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Re: Service to others and discouragement
« Reply #4 on: January 23, 2018, 01:31:36 pm »
But you're talking about being afraid to do things because ... sometime you might die?


What if it is me who has the cancer? Would I be able to serve others?

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Re: Service to others and discouragement
« Reply #5 on: January 23, 2018, 01:45:22 pm »
What if it is me who has the cancer? Would I be able to serve others?

Plenty of people do.  (I mean, one of my favorite Kemetic researchers recently developed surprise brain cancer.)

And even if the illness is so disabling that people can't do certain things anymore, that doesn't unmake and erase what they did before they got ill.
as the water grinds the stone
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rous54

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Re: Service to others and discouragement
« Reply #6 on: January 23, 2018, 01:54:08 pm »
Plenty of people do.  (I mean, one of my favorite Kemetic researchers recently developed surprise brain cancer.)

I don't know for me it seems discouraging.  Still can't understand it.

Thanks anyways.

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Re: Service to others and discouragement
« Reply #7 on: January 23, 2018, 03:21:33 pm »
What if it is me who has the cancer? Would I be able to serve others?

Hi there. Yes, you would. If you chose.

Let me lay out some different things for you, so this is a bit long, but I want to explain my experiences in case they're helpful to you. I live a life that is restricted by health things already, around the level of many kinds of early stage cancer treatment (though with fewer actual medical appointments.)

I have more than half a dozen chronic illnesses, none of which are likely to kill me any time soon, but two of which have the potential to kill me suddenly if a cascade of things goes wrong. Two of my other conditions put me at a higher risk of stroke. (I live alone, so one of the things I think about is what if something happens when no one's expecting to hear from me, since there's a narrow window for the best stroke recovery treatments.)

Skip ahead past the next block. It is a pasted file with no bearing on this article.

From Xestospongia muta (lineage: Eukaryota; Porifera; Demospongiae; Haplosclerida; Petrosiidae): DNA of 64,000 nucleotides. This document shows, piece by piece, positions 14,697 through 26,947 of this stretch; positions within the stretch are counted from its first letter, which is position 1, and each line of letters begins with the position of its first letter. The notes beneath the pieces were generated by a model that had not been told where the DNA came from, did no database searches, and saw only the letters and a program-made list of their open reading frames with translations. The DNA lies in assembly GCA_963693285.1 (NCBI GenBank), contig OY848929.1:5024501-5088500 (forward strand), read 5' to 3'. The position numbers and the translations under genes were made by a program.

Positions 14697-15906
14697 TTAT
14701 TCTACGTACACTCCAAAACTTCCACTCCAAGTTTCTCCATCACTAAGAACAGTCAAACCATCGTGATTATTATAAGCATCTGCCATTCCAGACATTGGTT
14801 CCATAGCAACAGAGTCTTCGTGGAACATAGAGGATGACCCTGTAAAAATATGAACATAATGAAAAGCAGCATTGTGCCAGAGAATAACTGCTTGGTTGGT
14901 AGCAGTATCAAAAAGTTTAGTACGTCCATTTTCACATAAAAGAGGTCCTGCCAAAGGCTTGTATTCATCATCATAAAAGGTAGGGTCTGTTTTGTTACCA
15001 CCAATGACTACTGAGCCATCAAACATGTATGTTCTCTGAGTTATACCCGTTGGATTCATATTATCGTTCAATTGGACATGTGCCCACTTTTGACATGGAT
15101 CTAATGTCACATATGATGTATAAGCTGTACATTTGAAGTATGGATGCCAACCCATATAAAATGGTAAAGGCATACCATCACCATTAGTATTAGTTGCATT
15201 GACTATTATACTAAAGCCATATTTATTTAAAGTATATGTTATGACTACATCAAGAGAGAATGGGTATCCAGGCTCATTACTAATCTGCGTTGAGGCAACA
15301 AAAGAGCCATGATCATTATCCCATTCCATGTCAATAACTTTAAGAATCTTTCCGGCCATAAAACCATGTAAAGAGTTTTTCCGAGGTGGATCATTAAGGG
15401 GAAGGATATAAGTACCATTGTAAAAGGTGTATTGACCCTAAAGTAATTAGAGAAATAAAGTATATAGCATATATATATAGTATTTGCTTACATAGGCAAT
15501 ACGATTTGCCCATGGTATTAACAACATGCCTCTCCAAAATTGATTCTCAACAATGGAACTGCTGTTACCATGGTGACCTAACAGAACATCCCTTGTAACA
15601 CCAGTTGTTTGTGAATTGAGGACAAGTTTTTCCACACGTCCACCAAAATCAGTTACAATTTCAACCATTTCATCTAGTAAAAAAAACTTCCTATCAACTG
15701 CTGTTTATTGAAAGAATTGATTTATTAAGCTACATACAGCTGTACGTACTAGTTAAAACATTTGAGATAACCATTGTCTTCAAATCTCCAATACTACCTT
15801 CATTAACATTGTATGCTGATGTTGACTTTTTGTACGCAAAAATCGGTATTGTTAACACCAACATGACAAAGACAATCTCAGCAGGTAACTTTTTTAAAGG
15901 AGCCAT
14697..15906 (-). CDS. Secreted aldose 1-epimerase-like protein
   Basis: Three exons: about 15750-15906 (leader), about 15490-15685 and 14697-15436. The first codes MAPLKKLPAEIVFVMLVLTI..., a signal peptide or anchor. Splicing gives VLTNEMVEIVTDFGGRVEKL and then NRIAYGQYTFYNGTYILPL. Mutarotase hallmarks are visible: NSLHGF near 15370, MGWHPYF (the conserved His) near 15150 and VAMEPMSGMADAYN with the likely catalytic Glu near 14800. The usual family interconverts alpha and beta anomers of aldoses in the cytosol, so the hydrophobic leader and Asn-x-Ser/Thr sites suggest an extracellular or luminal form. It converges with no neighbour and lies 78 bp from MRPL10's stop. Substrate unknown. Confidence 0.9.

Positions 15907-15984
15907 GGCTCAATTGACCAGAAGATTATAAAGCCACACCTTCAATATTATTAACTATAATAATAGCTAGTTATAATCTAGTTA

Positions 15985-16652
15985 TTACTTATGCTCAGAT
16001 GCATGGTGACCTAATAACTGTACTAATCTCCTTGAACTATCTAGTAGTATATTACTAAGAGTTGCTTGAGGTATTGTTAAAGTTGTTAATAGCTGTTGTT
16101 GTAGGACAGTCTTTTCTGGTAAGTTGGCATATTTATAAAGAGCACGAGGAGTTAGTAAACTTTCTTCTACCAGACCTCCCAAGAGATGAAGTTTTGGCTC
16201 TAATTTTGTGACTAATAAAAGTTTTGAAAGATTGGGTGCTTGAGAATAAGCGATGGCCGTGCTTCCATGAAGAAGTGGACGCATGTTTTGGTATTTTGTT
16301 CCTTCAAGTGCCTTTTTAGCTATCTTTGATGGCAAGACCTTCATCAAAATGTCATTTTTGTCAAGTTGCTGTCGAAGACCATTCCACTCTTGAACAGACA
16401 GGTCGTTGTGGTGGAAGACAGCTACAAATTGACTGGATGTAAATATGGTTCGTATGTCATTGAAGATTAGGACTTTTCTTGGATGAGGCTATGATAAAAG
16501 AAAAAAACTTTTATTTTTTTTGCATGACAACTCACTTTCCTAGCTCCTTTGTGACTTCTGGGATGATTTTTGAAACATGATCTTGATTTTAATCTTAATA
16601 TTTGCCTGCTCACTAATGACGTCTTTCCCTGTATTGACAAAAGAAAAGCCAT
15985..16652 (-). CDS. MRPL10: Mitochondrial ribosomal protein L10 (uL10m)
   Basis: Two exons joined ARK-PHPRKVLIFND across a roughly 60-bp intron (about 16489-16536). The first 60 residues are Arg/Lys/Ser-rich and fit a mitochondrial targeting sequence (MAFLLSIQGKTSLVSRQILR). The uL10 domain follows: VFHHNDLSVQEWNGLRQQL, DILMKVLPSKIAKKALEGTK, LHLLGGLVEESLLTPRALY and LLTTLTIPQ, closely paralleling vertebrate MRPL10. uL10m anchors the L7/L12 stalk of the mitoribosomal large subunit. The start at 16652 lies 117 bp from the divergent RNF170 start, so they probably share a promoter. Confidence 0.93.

I've had some of these conditions since I was a teenager, but about half of them were diagnosed when I was in my mid-thirties or later (I'm now 42.)

I've had two periods of time where one or more things that go wrong with my body have seriously impacted my ability to function (one bad enough that reading for 5 minutes at a time was beyond me, and then six+ months of migraines that seriously impacted my ability to cook, do household stuff, or drive, never mind work.)

I have lots of friends who have chronic stuff going on, and most of us have periods of being more functional, and then periods of being a lot less functional (because something's flaring, because a med isn't working for us anymore, because we get a cold and lose the next month+ to recovering, because something changes in our lives and suddenly doing everything else is a lot harder.)

When I was 14, my father was diagnosed with cancer, and he died when I was 15 (and a month and 10 days). He was a professor, and he was teaching up until the day before he died. Some of his best lectures were given in his last six months. He checked my homework for me the night before he went to the hospital for the last time. He sorted out ongoing planning for his grad students, so they could finish their degrees. All sorts of things.